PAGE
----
Throughout the 1930s and 1940s Tatra cars were celebrated for their exceptionally slippery streamlining, accentuated by the often huge and always bizarre dorsal fin on the car’s sloping rear. After nationalization in 1948, the Czech company’s car production was run down until it was left with nothing but trucks.
Tatra’s talented engineers honed their skills instead by making a series of racing prototypes, including a sports car (T602), a small racing car (T605) and a Formula One single-seater (T607). The experiments enabled them to develop a new engine, ready for the new, four-door sedan they were ordered to design by the Czechoslovak government for the use of senior officials. First shown at the 1955 International Motor Show at Zlin, but not produced until 1957, the T603 was immediately recognizable as a Tatra.
Early T603s picked up where Tatra had left off. They were just as quirky, but on a more modest scale. The dorsal fin was reduced to a vestige between split rear windows, but the swooping rear streamlining remained, bounded by air louvres to cool the rear-mounted engine.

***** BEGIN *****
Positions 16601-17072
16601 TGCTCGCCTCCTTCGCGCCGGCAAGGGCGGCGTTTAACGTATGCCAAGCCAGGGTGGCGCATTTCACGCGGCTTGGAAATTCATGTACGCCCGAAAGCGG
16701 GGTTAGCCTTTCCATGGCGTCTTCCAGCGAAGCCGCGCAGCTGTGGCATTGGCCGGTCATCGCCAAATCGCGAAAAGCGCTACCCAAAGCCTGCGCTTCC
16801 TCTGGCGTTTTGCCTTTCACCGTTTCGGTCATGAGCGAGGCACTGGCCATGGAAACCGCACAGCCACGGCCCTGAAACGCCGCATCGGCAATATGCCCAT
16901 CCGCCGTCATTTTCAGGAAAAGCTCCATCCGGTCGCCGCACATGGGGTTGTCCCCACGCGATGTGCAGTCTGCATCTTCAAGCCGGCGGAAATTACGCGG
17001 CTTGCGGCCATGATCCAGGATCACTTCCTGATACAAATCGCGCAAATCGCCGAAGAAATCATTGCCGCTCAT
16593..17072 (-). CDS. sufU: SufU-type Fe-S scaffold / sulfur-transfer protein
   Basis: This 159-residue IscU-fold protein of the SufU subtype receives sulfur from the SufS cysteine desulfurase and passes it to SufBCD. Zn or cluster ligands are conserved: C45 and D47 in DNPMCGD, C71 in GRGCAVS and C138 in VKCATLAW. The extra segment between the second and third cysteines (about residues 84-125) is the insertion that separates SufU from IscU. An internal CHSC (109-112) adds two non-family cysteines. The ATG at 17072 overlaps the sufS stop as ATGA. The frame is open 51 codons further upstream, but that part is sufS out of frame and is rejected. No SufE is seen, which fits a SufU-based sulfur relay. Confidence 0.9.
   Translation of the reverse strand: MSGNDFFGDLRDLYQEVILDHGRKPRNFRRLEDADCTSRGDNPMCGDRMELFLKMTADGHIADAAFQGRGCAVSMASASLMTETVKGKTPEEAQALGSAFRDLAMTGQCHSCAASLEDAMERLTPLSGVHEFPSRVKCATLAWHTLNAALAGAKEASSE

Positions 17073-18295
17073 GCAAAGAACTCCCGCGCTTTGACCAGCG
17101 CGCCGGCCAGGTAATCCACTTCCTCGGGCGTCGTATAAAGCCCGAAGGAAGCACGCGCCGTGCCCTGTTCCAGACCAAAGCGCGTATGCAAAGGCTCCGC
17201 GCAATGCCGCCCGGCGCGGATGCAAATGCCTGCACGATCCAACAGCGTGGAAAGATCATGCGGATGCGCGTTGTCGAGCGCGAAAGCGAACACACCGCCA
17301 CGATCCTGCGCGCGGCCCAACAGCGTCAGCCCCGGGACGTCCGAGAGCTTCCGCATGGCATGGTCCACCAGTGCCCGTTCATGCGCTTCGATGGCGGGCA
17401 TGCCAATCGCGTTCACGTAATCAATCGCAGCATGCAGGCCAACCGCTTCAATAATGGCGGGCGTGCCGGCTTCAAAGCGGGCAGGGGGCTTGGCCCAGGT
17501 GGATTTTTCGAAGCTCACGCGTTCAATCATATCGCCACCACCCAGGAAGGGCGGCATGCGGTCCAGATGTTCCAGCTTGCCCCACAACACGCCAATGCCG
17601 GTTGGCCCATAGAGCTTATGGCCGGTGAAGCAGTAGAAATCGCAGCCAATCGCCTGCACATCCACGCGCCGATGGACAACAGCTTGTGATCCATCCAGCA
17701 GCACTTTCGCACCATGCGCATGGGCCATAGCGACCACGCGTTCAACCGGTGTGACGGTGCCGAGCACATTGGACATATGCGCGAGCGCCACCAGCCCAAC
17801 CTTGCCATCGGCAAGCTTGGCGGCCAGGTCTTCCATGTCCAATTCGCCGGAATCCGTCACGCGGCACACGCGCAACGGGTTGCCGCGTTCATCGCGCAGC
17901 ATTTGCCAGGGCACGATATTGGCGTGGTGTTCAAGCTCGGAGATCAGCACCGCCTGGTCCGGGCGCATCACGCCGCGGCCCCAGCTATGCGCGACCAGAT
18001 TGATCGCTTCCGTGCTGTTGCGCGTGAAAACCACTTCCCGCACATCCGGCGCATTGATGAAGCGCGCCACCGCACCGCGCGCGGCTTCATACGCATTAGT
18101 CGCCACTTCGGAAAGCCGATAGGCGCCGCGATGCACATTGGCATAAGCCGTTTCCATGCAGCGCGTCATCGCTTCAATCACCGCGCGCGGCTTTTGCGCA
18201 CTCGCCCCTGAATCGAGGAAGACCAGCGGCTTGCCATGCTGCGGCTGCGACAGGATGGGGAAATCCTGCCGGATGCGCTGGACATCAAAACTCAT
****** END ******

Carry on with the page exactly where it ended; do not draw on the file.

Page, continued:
The front looked like a typically bulbous postwar design with a split windscreen — except that gathered in the centre of the bulge, beneath the cosmetic wind scoop, three headlights were grouped dose behind a single glass window. For a thumping great luxury car, they were very stylish. They were also reliable and dependably quick, and the V8 engine (tested and refined for so long) received only one upgrade, in 1963.
From then on, the Tatra 603 had its stylistic character gradually assassinated. The curves withdrew to sharper angles, the front headlights separated into two pairs and Tatra’s stylistic extravagance was tamed to conformity. By 1975, you couldn’t recognize the T603 except by its long-serving engine. It was about the only component not subject to bureaucracy.
COUNTRY OF ORIGIN:
Czechoslovakia (now Czech Republic)
1955 (until 1975)
2,472 cc VS
Top speed of 100mph (160 km/h)
YOU SHOULD KNOW:
Private individuals were not allowed to own the Tatra 603, and low demand dictated that Tatra’s engineers and designers build most of the cars by hand – especially to begin with. In its first 7 years, only 5992 Tatra 603-1 cars were made. These were the models with the real magic.